Source:
1. BusinessDictionary. Retrieved from http://www.businessdictionary.com/definition/gini-index.html
2. Investopedia. Retrieved from https://www.investopedia.com/terms/g/gini-index.asp

Social mobility:

In economics, a process of movement of individuals, families, or groups over time between social classes that constitute a system of social hierarchy in a given society. A change of social class as a result of such a movement is referred to as either “upward mobility” (moving upward in the class system) or “downward mobility” (moving downward in the class system). The attributes that are a prerequisite for upward or downward mobility are specific to each society and can involve, for instance, economic or/and educational gain versus loss.

Source:
1. Encyclopaedia Britannica. Retrieved from https://www.britannica.com/topic/social-mobility
2. Grusky, D. B., & Cumberworth, E. (2010). A national protocol for measuring intergenerational mobility.

Retrieved from: https://inequality.stanford.edu/sites/default/files/media/_media/working_papers/grusky_cumberworth_national_protocol_measuring_mobility.pdf

Cross-country differences:

The differences in countries’ systems can be observed from many indicators. While the PremLife project’s participating countries of Finland, Germany, and the UK are rather similar to one another regarding their cultural background, they still differ substantially on some socio-economic indicators, including income inequality, development of the welfare state and schooling system. While the Gini indices in Germany (31.7) and the UK (33.2) are rather similar reflecting a comparable income inequality among the residents of these two countries, Finland exhibits less income inequality among her residents (27.1) than Germany or the UK (Word Bank, 2015). As regards the welfare state, the percentage of people who receive direct (welfare benefits) or indirect support from the state (via free access to primary, secondary, and tertiary education, free health care, subsidised infant/preschool day-care) in Finland is higher as compared to Germany or the UK. Since access to free education and health is guaranteed in all three countries, the differences in the reception of welfare benefits mostly concern subsidised infant and preschool day care and financial support for students in tertiary education. One of the differences in the schooling system between the countries participating in the PremLife project concerns the timing of school track (academic versus vocational) choice. While in all the three countries different academic outcomes are related to different school track choices among pupils, the timing of making these choices in Finland, Germany, and the UK differs substantially. While in Finland and the UK pupils enjoy longer joint school time (up to adolescence) regardless of their academic outcomes, in most German Federal States pupils are channelled into academic versus vocational tracks at the age of 10 years. Another cross-country difference in the schooling system between the three participating countries is the number of students in private education, which in the UK (primary school: 6.5 %; secondary school: 18 %; Independent School Council, 2018) seems to be considerably higher than either in Germany or Finland.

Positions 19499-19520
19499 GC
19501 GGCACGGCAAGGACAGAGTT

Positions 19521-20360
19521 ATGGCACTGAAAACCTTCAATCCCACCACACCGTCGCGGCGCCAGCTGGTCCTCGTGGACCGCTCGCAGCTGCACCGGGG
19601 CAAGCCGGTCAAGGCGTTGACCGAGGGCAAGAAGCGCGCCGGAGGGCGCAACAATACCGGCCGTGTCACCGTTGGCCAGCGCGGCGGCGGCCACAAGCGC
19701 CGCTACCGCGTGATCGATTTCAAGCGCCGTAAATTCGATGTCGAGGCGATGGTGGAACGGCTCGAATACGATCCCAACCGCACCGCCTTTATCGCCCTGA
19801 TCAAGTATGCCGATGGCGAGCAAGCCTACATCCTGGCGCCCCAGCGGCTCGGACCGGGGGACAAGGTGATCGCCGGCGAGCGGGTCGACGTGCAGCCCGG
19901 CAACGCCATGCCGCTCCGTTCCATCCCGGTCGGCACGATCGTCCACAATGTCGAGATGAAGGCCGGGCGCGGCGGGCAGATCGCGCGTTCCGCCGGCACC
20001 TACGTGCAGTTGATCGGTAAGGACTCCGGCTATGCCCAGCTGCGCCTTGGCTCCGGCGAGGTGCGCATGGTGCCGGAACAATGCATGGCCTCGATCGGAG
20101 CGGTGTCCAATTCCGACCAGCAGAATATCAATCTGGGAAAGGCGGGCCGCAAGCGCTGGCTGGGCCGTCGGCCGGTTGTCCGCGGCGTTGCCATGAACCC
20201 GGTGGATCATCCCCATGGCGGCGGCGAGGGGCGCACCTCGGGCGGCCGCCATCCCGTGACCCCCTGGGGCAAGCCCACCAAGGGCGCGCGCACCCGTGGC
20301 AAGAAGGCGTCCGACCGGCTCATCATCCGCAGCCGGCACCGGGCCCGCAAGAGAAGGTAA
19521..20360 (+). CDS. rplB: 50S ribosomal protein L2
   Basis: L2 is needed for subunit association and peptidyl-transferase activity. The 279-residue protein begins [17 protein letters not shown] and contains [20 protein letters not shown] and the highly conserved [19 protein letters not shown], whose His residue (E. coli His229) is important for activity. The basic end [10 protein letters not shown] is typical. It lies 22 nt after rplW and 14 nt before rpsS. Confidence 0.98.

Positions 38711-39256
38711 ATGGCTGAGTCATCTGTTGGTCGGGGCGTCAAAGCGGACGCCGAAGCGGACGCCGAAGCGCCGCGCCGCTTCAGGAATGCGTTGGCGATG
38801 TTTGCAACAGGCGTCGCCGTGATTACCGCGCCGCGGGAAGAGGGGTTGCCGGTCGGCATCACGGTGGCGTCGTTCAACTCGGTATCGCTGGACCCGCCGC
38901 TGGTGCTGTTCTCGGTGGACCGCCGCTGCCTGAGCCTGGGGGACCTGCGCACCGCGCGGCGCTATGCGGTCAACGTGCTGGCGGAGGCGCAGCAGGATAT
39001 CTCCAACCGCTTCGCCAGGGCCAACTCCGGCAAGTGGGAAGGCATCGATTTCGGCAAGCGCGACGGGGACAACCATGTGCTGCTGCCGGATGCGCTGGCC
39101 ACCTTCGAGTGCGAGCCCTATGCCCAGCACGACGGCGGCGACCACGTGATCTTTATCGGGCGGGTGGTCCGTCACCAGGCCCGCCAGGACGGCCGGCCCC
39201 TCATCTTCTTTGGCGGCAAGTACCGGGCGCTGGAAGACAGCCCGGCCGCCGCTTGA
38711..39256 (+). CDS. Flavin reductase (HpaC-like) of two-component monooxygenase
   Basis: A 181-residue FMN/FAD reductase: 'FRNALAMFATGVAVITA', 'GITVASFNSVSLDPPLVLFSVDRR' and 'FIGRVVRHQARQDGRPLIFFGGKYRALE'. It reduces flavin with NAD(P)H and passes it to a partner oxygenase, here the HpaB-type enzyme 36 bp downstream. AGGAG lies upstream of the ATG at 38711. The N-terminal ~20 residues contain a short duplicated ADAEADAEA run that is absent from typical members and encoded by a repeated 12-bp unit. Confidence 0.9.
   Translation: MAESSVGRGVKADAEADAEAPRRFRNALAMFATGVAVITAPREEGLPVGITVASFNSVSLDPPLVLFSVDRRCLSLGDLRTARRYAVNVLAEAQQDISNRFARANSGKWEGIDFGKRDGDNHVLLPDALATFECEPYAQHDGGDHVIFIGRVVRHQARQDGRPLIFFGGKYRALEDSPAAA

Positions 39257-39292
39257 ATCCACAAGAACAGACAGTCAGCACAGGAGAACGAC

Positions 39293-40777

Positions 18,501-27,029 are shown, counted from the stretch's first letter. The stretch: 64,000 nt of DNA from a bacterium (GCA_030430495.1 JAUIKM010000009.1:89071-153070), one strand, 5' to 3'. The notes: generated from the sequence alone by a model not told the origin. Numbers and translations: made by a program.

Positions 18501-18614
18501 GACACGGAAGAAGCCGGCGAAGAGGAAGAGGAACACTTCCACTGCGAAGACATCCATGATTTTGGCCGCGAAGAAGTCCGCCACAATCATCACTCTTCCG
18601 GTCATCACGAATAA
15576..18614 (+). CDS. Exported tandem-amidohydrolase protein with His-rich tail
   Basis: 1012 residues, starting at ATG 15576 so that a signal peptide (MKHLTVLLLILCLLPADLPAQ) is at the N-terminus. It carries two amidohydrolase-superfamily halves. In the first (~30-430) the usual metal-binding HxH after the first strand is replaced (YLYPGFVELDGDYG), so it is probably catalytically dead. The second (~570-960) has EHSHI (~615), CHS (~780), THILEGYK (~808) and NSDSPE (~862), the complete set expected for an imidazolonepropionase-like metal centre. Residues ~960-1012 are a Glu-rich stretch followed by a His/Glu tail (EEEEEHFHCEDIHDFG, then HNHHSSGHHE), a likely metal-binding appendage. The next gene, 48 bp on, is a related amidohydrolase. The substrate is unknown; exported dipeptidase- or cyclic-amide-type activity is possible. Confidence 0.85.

Source:
1. World Bank (2015). Retrieved from https://data.worldbank.org/indicator/SI.POV.GINI?locations=AL-FI-DE-GB&view=map
2. Independent School Council (2018). Retrieved from https://www.isc.co.uk/research/
3. OECD (2012). Public and private schools: How management and funding relate to their socio-economic profile. Retrieved from http://www.oecd.org/pisa/50110750.pdf

Social science:

According to the Merriam-Webster definition, social sciences are “a branch of science that deals with the institutions and functioning of human society and with the interpersonal relationships of individuals as members of society”. Social sciences comprise different fields including economics, political science, sociology or anthropology.

Source: Merriam-Webster. Retrieved from https://www.merriam-webster.com/dictionary/social%20science